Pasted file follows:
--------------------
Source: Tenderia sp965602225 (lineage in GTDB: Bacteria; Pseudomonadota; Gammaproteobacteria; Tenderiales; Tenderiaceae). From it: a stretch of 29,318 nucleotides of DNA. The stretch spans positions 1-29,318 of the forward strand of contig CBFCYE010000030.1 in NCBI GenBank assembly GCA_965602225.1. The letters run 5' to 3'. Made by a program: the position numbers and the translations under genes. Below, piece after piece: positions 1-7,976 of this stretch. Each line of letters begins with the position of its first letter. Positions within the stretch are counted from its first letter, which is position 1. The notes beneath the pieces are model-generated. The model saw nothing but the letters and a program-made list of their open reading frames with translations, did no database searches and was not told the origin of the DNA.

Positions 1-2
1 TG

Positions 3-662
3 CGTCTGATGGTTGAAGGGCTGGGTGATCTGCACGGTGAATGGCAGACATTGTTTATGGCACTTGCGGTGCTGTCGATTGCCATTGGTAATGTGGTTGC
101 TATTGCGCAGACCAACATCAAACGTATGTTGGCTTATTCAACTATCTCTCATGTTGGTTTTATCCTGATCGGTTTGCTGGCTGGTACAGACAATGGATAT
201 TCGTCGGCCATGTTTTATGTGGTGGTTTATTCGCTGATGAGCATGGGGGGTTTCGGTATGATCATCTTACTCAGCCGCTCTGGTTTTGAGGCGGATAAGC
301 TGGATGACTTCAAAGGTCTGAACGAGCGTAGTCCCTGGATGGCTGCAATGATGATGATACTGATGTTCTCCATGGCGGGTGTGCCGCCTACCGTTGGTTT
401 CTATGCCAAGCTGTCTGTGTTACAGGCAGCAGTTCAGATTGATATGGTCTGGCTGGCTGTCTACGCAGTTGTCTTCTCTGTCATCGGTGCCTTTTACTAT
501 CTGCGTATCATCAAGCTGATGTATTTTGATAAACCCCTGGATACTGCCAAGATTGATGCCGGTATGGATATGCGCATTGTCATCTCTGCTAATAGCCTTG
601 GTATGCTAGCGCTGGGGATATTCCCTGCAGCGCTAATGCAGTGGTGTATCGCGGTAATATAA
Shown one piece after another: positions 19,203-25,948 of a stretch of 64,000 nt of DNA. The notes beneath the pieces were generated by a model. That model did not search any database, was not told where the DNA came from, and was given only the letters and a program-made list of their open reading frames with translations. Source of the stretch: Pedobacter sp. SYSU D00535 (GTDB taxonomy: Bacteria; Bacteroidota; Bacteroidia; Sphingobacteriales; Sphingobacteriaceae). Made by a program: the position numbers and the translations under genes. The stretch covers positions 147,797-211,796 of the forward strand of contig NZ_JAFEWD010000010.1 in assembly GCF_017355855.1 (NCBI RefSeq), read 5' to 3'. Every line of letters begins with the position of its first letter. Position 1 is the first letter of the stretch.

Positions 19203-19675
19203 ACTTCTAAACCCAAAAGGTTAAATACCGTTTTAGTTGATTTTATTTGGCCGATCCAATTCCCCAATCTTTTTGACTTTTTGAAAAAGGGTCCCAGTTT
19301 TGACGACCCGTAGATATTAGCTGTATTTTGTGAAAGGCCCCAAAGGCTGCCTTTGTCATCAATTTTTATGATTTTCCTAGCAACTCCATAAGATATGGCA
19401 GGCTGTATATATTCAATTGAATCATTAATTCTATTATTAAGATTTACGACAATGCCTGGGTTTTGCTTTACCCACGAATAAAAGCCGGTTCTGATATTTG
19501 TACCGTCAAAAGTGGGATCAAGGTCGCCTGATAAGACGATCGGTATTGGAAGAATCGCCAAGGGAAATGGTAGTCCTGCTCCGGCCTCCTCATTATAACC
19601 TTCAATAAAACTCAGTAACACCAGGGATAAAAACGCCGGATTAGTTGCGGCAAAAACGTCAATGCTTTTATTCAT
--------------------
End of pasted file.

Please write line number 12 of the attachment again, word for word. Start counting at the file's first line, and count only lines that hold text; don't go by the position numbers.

Shown one piece after another: positions 19,203-25,948 of a stretch of 64,000 nt of DNA. The notes beneath the pieces were generated by a model. That model did not search any database, was not told where the DNA came from, and was given only the letters and a program-made list of their open reading frames with translations. Source of the stretch: Pedobacter sp. SYSU D00535 (GTDB taxonomy: Bacteria; Bacteroidota; Bacteroidia; Sphingobacteriales; Sphingobacteriaceae). Made by a program: the position numbers and the translations under genes. The stretch covers positions 147,797-211,796 of the forward strand of contig NZ_JAFEWD010000010.1 in assembly GCF_017355855.1 (NCBI RefSeq), read 5' to 3'. Every line of letters begins with the position of its first letter. Position 1 is the first letter of the stretch.